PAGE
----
Story by Scott Curtis on 12/12/2016MAYPORT NAVAL STATION, Fla., For the first time since being re-established in 2011, the Heat Exchanger Shop/Cooler Shop at Southeast Regional Maintenance Center (SERMC) used a readily available "off the shelf" industrial liquid descaler to clean a closed-loop heat exchanger on site.
The new capability at SERMC dramatically increases efficiency in air conditioners, refrigeration and heating units onboard ships operating in the 4th Fleet area of responsibility, and saves the government money by eliminating the need to hire a contractor to perform the same work.
"Contaminants from algae to hard mineral scales accumulate on heat exchanger tube surfaces which cause it to work harder and use more energy. Some large marine chillers can have several miles of tubing between the condenser and evaporator, so it makes sense to keep tubes inside as clean as possible," said Petty Officer 1st Class John Macdonald of SERMC's Heat Exchanger/Cooler Shop.
Until now ships in Mayport requiring routine cleaning of heat exchangers relied on the tedious and time consuming "rod and brush" method, or paid a contractor to complete the maintenance with the more efficient liquid descaler.
The rod and brush process is perhaps the oldest and least pleasant way to clean internal components. "First, the unit must be disassembled, and then a long nylon or wire brush is used to manually descale the tube. For straight tubes the brush works well, but in U-bend' units (like those frequently found onboard Navy ships) the brushes can't effectively clean the entire tube due to the elongated U' shape," said Otis Smith, the Engines Product Family Supervisor at SERMC.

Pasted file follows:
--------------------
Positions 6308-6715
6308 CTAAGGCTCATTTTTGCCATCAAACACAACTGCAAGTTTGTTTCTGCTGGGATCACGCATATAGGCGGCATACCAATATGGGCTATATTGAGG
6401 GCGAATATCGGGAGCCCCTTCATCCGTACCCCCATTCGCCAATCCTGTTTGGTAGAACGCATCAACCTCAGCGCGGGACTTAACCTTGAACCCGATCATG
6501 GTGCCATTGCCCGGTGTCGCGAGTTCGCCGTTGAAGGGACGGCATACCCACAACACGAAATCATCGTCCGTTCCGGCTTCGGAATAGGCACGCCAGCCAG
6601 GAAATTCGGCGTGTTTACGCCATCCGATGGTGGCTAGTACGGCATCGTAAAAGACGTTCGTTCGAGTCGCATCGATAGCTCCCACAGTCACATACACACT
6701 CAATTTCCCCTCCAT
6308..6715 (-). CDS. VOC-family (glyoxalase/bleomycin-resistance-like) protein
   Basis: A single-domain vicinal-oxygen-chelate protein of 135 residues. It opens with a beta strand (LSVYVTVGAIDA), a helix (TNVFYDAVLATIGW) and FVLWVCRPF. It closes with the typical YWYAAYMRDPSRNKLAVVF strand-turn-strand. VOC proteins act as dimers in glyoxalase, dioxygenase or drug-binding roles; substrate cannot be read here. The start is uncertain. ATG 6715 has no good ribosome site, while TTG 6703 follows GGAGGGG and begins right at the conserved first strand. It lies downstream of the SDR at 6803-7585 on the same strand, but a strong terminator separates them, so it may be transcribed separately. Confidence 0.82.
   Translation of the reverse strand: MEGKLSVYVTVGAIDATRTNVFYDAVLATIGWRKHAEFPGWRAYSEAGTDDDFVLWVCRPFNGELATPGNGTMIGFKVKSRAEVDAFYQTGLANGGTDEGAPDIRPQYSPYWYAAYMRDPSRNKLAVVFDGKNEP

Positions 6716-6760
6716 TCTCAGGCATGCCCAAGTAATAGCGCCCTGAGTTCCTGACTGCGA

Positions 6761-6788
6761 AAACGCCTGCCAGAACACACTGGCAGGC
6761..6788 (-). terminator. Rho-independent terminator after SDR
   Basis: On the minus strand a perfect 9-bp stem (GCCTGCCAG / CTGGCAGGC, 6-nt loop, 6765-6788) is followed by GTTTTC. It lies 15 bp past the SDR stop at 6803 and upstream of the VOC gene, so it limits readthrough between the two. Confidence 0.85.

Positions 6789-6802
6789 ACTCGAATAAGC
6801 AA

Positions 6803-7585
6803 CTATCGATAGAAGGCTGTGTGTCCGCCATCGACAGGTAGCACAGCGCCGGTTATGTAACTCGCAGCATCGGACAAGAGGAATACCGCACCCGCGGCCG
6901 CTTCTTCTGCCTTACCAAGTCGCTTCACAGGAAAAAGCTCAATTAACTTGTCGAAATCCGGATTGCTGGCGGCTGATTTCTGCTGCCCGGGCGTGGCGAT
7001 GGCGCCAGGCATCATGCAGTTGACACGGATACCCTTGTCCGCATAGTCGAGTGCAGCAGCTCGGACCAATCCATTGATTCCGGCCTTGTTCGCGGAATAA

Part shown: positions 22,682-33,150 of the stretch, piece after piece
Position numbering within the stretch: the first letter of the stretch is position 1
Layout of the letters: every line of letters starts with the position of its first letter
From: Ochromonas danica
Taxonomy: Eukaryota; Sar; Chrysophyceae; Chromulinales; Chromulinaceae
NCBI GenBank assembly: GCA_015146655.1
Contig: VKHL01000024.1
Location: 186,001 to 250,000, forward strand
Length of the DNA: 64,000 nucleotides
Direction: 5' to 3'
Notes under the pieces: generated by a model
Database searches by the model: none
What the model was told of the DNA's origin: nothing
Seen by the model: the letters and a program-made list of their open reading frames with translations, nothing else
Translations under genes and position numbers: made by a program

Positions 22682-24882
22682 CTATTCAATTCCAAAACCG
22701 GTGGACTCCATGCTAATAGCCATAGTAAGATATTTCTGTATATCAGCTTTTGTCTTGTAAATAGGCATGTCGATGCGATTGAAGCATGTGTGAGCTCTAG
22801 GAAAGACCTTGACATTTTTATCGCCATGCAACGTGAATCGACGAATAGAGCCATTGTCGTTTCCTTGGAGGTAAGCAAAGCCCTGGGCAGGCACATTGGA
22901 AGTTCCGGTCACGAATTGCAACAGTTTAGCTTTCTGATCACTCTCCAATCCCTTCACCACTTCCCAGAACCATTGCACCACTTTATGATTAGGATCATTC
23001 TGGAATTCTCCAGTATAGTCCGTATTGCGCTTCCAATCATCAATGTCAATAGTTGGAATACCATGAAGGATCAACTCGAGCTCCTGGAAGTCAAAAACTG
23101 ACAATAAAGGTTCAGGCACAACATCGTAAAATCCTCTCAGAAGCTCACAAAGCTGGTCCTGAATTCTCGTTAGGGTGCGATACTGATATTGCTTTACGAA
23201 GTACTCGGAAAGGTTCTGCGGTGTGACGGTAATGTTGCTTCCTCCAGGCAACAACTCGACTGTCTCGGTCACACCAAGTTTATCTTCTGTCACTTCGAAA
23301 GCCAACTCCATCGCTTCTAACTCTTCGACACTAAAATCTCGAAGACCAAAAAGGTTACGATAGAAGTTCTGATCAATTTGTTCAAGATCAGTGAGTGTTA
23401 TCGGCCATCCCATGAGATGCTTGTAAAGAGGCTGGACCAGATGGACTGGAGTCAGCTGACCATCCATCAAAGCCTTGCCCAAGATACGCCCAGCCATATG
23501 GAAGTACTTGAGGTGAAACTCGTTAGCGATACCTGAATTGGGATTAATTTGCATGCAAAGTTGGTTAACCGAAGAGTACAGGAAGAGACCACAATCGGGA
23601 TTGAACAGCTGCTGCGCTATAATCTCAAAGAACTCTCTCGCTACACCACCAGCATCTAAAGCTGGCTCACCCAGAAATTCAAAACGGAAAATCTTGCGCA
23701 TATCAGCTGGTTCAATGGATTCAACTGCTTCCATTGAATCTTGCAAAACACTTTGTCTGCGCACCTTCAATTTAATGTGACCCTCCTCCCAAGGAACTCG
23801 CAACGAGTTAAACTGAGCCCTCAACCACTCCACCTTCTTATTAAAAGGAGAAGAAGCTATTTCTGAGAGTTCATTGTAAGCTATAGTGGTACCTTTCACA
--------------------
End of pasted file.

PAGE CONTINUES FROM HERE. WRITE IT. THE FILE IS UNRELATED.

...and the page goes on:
"Now we can use the Navy supply system to acquire an off-the-shelf' descaler to dissolve the deposits inside heat exchangers. We can descale and clean the entire system at once, relatively quickly and without disassembly," said Smith.
Upon completion, the descaling solution is pH neutralized and properly disposed of by SERMC's Hazardous Waste Coordinator.
The ability to descale marine heat exchangers is a key component of the Navy Afloat Maintenance Training Strategy (NAMTS). To earn the Heat Exchanger Repair Technician Navy Enlisted Classification (NEC), Sailors here inspect, repair, and test heat exchangers and related components.
"The NAMTS program is a great way to learn new skills I can't necessarily get in the Fleet," said Seaman Marcell Rainey of SERMC's Heat Exchanger/Cooler shop. "I'm honored I was the first Sailor to perform this maintenance, and I'm a few steps closer to the 4229 NEC."
Sailors are given 12 months to complete their NEC, but most are able to finish within a few months, giving them time to receive training in another area to potentially gain additional valuable NECs. Currently, the 4229 NEC is available to Sailors in traditional source ratings Machinist's Mate and Gas Turbine Systems Technician Mechanical.
For more information about NAMTS visit: http://www.portal.navy.mil/crmc/namts (CAC required)
For more information about Southeast Regional Maintenance Center (SERMC), visit http://www.navsea.navy.mil/Home/RMC/SERMC/